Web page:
The status of your discharge and income are two essential components of eligibility. However, already holding insurance does not disqualify you from VA health coverage. Additionally, you may qualify for other health programs depending on your health status and household composition. While VA health insurance is meant to be affordable, many services require that you contribute a copayment.
You can apply for health coverage from the VA in person, through an online portal or by telephone. If you are deemed eligible, you will receive your medical identification card that can be used at various medical facilities. However, your benefits may be denied. If that is that the case, then you can submit an appeal.
Veterans who developed disabilities through military service may qualify for disability compensation. Their discharge type, disability and income are all considered when they apply for benefits.
Additionally, their disability must be included on the list of qualifying conditions. If it is not then they can review a list of special claims. More than one type of compensation is available. This includes Special Monthly Compensation (SMC) and Survivor and Dependent Compensation (DIC).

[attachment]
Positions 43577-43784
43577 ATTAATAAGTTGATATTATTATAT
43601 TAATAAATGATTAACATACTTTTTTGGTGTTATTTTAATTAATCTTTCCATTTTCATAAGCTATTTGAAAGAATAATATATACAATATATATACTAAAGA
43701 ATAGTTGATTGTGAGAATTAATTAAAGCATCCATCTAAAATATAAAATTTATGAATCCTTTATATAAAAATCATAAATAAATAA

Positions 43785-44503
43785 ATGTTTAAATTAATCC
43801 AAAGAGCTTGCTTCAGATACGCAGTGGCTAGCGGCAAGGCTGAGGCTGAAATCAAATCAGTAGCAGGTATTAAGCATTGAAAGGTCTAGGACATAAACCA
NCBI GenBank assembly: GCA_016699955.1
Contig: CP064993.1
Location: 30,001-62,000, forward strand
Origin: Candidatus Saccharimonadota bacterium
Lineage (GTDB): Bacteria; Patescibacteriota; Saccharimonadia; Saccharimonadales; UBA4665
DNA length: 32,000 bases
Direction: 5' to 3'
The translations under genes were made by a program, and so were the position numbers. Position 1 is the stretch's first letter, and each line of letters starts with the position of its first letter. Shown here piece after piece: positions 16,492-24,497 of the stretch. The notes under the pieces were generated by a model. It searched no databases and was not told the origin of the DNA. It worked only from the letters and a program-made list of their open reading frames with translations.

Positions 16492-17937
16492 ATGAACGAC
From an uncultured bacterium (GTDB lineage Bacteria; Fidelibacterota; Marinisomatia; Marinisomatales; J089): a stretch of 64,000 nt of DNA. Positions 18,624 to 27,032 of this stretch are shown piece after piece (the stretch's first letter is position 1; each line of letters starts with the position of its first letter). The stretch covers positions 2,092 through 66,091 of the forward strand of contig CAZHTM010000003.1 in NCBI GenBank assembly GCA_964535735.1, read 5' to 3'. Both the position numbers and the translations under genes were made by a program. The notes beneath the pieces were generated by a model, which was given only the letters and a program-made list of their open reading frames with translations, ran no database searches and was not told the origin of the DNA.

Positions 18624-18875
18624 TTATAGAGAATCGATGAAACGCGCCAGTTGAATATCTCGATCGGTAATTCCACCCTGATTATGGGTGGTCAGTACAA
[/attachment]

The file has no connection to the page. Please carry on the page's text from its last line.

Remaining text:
If you are disabled and believe that you might qualify for disability benefits, then you can apply at a VA office, by phone or online. It may take several weeks for your claim to be processed after you submit your application. This is because VA representatives must carefully review your case and analyze examination reports and medical documents. If you are determined to be ineligible but disagree with the decision, then you can request an appeal.
Veterans who meet the age, income, net worth and disability requirements of the Veterans Pension program will be able to receive a monthly pension payment. Moreover, applicants must have served on active duty during an eligible time of war. And, as is required for all veterans benefits programs, you must have earned an honorable discharge to considered for benefits.